A country has decided to have just two different coins, 3z and 5z coins. Which totals can be made? Is there a largest total that cannot be made? How do you know?
We can show that (x + 1)² = x² + 2x + 1 by considering the area of an (x + 1) by (x + 1) square. Show in a similar way that (x + 2)² = x² + 4x + 4
Try entering different sets of numbers in the number pyramids. How does the total at the top change?
Start with any number of counters in any number of piles. 2 players take it in turns to remove any number of counters from a single pile. The loser is the player who takes the last counter.
A collection of games on the NIM theme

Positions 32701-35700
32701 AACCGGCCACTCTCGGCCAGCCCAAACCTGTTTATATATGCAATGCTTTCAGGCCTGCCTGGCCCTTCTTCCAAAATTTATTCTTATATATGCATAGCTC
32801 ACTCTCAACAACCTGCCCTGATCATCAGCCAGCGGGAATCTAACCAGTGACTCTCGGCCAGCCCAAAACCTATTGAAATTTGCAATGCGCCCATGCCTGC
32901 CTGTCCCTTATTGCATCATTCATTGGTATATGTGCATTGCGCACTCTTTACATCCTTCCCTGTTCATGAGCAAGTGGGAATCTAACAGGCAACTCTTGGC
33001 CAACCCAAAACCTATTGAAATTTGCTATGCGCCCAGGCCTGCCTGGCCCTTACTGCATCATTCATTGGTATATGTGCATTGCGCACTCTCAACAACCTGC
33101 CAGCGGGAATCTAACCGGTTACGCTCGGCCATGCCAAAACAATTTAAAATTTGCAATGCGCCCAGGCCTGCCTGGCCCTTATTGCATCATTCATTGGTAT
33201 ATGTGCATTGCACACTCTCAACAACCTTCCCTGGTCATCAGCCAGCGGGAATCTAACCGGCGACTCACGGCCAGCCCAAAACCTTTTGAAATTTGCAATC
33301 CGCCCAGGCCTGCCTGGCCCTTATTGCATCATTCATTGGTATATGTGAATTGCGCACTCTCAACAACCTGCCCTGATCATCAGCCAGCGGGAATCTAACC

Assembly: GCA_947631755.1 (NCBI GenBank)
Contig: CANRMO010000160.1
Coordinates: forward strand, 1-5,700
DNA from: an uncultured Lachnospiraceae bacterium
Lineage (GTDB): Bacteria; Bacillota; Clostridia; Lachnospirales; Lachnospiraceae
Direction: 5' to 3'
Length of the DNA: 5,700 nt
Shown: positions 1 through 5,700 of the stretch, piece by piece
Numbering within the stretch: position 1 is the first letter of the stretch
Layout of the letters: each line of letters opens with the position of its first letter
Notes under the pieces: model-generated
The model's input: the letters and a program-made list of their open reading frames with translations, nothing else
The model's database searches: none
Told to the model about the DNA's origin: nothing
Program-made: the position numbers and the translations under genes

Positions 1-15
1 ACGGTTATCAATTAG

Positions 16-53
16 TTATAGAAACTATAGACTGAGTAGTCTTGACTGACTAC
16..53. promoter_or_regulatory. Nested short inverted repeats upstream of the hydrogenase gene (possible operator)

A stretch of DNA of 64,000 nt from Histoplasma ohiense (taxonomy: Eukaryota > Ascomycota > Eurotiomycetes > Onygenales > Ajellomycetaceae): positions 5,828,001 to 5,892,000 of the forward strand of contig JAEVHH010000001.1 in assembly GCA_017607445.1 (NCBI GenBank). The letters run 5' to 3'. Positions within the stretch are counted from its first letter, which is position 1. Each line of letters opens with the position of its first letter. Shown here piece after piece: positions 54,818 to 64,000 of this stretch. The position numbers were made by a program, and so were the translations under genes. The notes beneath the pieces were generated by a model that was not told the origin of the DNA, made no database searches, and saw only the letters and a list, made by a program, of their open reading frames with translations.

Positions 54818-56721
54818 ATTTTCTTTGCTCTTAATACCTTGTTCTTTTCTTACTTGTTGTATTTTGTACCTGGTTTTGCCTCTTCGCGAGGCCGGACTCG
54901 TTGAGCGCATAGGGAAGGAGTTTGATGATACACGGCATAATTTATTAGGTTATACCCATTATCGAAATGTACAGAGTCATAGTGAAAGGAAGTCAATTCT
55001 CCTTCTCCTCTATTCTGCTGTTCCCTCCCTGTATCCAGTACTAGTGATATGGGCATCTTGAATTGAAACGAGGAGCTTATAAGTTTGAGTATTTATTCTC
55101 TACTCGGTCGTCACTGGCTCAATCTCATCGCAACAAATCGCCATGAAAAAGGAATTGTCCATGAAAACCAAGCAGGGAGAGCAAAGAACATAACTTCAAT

Jo has three numbers which she adds together in pairs. When she does this she has three different totals: 11, 17 and 22 What are the three numbers Jo had to start with?”
15 = 7 + 8 and 10 = 1 + 2 + 3 + 4. Can you say which numbers can be expressed as the sum of two or more consecutive integers?
How many pairs of numbers can you find that add up to a multiple of 11? Do you notice anything interesting about your results?
Can you tangle yourself up and reach any fraction?
I added together some of my neighbours' house numbers. Can you explain the patterns I noticed?
The NRICH team are always looking for new ways to engage teachers and pupils in problem solving. Here we explain the thinking behind maths trails.
Janine noticed, while studying some cube numbers, that if you take three consecutive whole numbers and multiply them together and then add the middle number of the three, you get the middle number. . . .
This task encourages you to investigate the number of edging pieces and panes in different sized windows.